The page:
I asked a question, “So…this means I can track who is using what performance support assets…giving me a window into where in the workflow we are experiencing problems?”
His response nailed it for me, “Exactly!”
Aaron continued to speak of the ability xAPI as a capability that can enable capture of utilization metrics and track content designed to be, as he called it…
“Just Enough – Just in Time – Just for me”.
Another short phrase and yet such an accurate description of performance support, and it gave me a perspective that defines exactly what users need at Point-of-Work when confronted with moments of need. That’s not training content. No course could ever be designed in such a way to address the diversity of moments of need across the workforce, much less be delivered in a variety of formats…in the context of a complex workflow…in a timely manner.
A Strategic Re-Think to Overcome the Training Myth
A perfect storm of increasing demand to remain competitive and the continuous nature of change have effectively flanked the traditional Training Paradigm. L&D cannot keep pace. Even with smaller micro-learning objects, agile design, rapid development, and mobile delivery tactics, the solutions remain focused on pushing potential…not performance.
Go back to Allison’s definition about “proximity to the challenge”; that is not referencing the classroom or during completion of an online training course. Point-of-Work is the new ground zero where we need to be able to “converge information with work”. Not training with work…information (a.k.a. performance support) with work.
For the last dozen years or so, I have largely dedicated my shift in thinking toward driving sustained workforce capability at Point-of-Work, and Performance Support has been a centerpiece of that thinking. Not only integrating performance support as a tactical tool but the technology that enables application of performance support at Point-of-Work – Electronic Performance Support Systems (EPSS). And now a new generation of Software as a Service (SaaS) and cloud-based Digital Performance Guidance Systems are about to blow the lid off status quo learning strategy.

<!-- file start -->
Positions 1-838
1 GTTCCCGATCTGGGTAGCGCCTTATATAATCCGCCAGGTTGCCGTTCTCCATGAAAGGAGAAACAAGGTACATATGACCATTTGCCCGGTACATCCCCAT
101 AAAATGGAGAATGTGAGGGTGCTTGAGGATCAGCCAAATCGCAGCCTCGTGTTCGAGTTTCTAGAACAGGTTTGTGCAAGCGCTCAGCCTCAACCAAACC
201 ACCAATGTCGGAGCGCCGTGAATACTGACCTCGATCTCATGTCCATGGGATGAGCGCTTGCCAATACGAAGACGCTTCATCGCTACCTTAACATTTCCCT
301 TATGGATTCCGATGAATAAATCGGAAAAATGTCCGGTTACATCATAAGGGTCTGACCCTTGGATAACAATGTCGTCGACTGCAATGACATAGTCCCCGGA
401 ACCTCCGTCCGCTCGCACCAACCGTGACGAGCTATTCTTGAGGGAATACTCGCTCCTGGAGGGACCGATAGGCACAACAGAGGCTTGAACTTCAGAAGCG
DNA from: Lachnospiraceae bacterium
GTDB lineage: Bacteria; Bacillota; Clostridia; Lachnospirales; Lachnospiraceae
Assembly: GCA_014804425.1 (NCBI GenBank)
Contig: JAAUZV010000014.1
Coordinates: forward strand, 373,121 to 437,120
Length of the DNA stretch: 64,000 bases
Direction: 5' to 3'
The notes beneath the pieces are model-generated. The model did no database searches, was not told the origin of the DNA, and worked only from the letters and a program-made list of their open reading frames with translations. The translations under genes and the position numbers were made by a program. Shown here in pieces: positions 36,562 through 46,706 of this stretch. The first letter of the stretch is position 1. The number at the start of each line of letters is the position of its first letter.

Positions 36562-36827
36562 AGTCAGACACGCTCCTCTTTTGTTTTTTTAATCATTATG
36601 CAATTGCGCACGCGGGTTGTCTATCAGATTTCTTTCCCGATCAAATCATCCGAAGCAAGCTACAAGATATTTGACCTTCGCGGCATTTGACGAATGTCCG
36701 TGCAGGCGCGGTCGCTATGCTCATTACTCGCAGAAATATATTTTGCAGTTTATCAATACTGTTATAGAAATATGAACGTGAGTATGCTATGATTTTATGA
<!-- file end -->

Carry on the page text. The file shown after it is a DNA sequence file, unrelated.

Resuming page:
That said, integrating performance support is not primarily a technology solution…several other considerations must happen first. Diving into a technology solution opens the door for a significant risk that something is missing – a strategic road map to integrate a sustainable Learning Performance Discipline. So…step away from the shiny new technology options for now. There’s plenty of time and a few miles to road map and skills to own before pulling the trigger on new toys.
Why a Learning Performance Discipline?
Performance support is not a silver bullet; just as training is not a viable stand-alone solution. The ultimate solution represents a blend; a blend that addresses the needs of users along a continuum from their Point-of-Entry to their Point-of-Work. This continuum is found in every organization’s “ecosystem”; a learning performance ecosystem to be more specific. L&D is now faced with a significantly more dynamic environment and must evolve and expand strategy and tactics to address it.